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Fear of German companies of hackers greater than ever | Economy | DW

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Fear of German companies of hackers greater than ever |  Economy |  DW

Cyberattacks can start with a single email: just one click on a malware-coated link can attack entire departments or even paralyze entire corporations. And the risk continues to rise: never before have German executives assessed the risk of digital attacks on their own company as high as they do now. More than two out of three managers (68 percent) rate the danger of being a victim of a Cyber ​​attacks to be classified as “rather high” to “very high”.

Compared to the survey in 2021, the proportion of companies that describe a risk as “rather high” or “very high” has increased by five percentage points. Companies in the technology, media and telecommunications sectors (77 percent), the pharmaceutical and healthcare industries and automobile manufacturers (both 75 percent) are particularly wary.

This is the result of a recent survey by the consulting and auditing company EY, for which more than 500 managers from German companies were interviewed.

Three-digit billions in damage per year

When asked whether the risk of becoming a victim of a cyber attack has increased in the past two years, almost three quarters of those surveyed (72 percent) answered “Yes”. According to those surveyed, the problem will not get any smaller. Quite the contrary: All managers surveyed assume that the number of cyber attacks and the importance of data theft will increase

In addition to attacks by organized crime, executives fear attacks from Russia and China in particular.

EY partner Bodo Meseke spoke of a “continuous digital arms race with criminals, hacktivists and even foreign secret services.” Since the first survey in 2011, the risk of cyber attacks has increased continuously – and with it the costs.

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“In this country alone we are talking about one hundreds of billions in damage from cybercrime – every year. Consequential costs, such as the loss of image after a successful attack, are not even included,” explained Meseke.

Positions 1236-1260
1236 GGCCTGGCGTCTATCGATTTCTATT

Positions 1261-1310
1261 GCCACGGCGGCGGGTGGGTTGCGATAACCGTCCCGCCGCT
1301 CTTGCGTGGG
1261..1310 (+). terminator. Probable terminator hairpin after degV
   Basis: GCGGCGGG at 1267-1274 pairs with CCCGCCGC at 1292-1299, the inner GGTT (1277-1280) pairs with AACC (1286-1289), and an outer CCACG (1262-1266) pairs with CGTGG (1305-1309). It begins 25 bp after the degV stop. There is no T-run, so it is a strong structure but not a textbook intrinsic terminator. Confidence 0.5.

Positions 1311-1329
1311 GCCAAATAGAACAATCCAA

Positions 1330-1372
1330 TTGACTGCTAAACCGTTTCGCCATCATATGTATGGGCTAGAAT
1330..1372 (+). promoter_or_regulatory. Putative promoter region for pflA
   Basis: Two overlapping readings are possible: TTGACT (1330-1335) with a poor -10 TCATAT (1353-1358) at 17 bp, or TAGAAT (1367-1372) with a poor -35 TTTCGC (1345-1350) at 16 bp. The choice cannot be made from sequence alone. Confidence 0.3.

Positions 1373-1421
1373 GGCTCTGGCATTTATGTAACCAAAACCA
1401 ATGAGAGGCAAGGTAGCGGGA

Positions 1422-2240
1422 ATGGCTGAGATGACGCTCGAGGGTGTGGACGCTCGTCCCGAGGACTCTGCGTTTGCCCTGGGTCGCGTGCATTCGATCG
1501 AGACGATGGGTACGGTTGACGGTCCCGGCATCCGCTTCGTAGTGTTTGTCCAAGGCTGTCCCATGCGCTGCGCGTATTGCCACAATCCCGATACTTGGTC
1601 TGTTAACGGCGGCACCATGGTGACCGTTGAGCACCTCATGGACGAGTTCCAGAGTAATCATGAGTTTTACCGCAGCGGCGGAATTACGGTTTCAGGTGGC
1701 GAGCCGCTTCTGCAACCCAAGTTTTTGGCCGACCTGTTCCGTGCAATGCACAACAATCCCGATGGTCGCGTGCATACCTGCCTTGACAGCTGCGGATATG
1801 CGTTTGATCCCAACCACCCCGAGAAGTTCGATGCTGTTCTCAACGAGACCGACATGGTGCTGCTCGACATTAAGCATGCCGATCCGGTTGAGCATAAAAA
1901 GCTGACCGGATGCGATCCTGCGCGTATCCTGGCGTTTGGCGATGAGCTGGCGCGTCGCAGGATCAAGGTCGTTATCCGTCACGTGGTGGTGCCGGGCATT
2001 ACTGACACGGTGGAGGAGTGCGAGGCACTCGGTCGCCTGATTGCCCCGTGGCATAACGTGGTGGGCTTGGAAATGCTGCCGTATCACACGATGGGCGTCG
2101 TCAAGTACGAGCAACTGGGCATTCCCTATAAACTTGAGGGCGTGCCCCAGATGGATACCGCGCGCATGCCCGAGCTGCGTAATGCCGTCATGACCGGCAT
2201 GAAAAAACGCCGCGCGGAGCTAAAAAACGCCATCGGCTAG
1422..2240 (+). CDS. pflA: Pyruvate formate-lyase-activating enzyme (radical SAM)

37 percent of the companies gave concrete indications of cyber attacks or data theft. In the survey two years earlier, however, it was still 44 percent.

According to the study, almost half of the companies surveyed with sales of between 25 and 50 million euros have been the victim of a cyber attack at least once in the past two years. For larger companies, the rate is around 40 percent.

According to almost three quarters (72 percent) of the 500 respondents, the risk of becoming a victim of a cyber attack has increased over the past two years. Above all, attacks by organized crime are feared. Almost three quarters of managers (73 percent) see this as a high risk, followed by threats from so-called hacktivists such as the hacker collective “Anonymous”.

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Foreign secret services (36 percent) pose a greater risk from the point of view of executives than they did two years ago (30 percent). The companies are therefore most likely to expect this Attacks from Russia or China. The answers are likely to be influenced by the current geopolitical situation. In recent years, however, cyber attacks that have been tolerated by the state or supported by countries have increased significantly, explained Meseke.

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Despite the growing concerns, one in three respondents (33 percent) said that their own company was not sufficiently protected against digital attacks.

“There can be no absolute security in any area of ​​a company, not even digitally. Nevertheless, your own business secrets and the know-how you have developed must be protected as best as possible from unauthorized access,” emphasizes study author Thomas Koch, who is responsible for digital forensics at EY. “The fact that almost all companies, regardless of the industry, are now aware of the danger of cyber attacks is a very good sign. Nevertheless, a third of all companies say that they are not sufficiently protected against phishing emails, malware and other possible attacks quite worrying about that.”

His co-author Bodo Meseke emphasizes that contingency plans that are as precise as possible and practiced regularly can help to limit the damage in an emergency. “Primarily, however, the speed of reaction remains the most important factor in successfully defending against cyber attacks.”

Almost every second company is insured against digital risks

The threat situation has led to the fact that 46 percent of companies say they have taken out insurance against digital risks. 35 percent of companies do not yet have such insurance coverage, while 19 percent of executives did not provide any information.

The proportion of companies with insurance protection is particularly high in the healthcare sector, in the construction, real estate and hospitality sectors and in the financial sector. Here it is over 50 percent.

tko/hb (dpa, rtr, EY)

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